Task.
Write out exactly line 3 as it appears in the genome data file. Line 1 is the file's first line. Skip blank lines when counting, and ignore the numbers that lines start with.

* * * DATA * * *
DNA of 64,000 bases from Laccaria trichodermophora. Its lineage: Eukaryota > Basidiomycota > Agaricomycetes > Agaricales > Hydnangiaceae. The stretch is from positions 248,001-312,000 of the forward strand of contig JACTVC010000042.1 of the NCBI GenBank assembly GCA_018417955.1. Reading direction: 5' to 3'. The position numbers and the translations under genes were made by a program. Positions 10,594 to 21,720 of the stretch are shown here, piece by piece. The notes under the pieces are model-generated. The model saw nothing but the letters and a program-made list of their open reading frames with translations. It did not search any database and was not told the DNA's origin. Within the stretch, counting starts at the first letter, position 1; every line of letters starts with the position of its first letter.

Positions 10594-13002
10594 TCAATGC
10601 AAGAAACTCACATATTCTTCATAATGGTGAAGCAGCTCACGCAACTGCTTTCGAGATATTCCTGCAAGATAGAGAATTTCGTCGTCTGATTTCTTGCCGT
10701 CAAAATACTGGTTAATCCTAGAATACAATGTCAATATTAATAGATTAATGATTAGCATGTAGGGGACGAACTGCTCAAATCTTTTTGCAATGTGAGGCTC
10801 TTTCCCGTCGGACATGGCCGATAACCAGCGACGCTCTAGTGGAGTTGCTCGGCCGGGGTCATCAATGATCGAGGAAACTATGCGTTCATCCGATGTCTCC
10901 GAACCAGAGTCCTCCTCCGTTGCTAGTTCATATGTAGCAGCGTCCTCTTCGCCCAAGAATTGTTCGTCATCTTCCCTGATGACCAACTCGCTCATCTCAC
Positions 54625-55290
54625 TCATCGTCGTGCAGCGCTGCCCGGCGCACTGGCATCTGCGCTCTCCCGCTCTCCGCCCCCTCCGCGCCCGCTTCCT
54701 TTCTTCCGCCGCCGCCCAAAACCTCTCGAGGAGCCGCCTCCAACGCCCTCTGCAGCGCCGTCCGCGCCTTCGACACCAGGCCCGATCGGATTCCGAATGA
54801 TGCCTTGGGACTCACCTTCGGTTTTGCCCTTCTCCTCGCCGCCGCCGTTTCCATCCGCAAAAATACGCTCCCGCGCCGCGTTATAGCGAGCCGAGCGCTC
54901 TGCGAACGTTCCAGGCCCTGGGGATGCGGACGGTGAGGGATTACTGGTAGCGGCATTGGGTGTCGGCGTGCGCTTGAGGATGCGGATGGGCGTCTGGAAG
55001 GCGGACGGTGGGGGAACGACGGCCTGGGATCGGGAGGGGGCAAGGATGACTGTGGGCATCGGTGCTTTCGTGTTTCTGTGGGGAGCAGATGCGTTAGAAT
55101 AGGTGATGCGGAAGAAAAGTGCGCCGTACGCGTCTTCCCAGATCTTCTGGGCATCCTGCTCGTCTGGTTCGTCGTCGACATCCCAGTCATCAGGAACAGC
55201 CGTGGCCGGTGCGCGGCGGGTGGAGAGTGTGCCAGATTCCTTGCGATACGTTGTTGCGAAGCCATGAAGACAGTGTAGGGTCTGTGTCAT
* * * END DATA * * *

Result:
10594 TCAATGC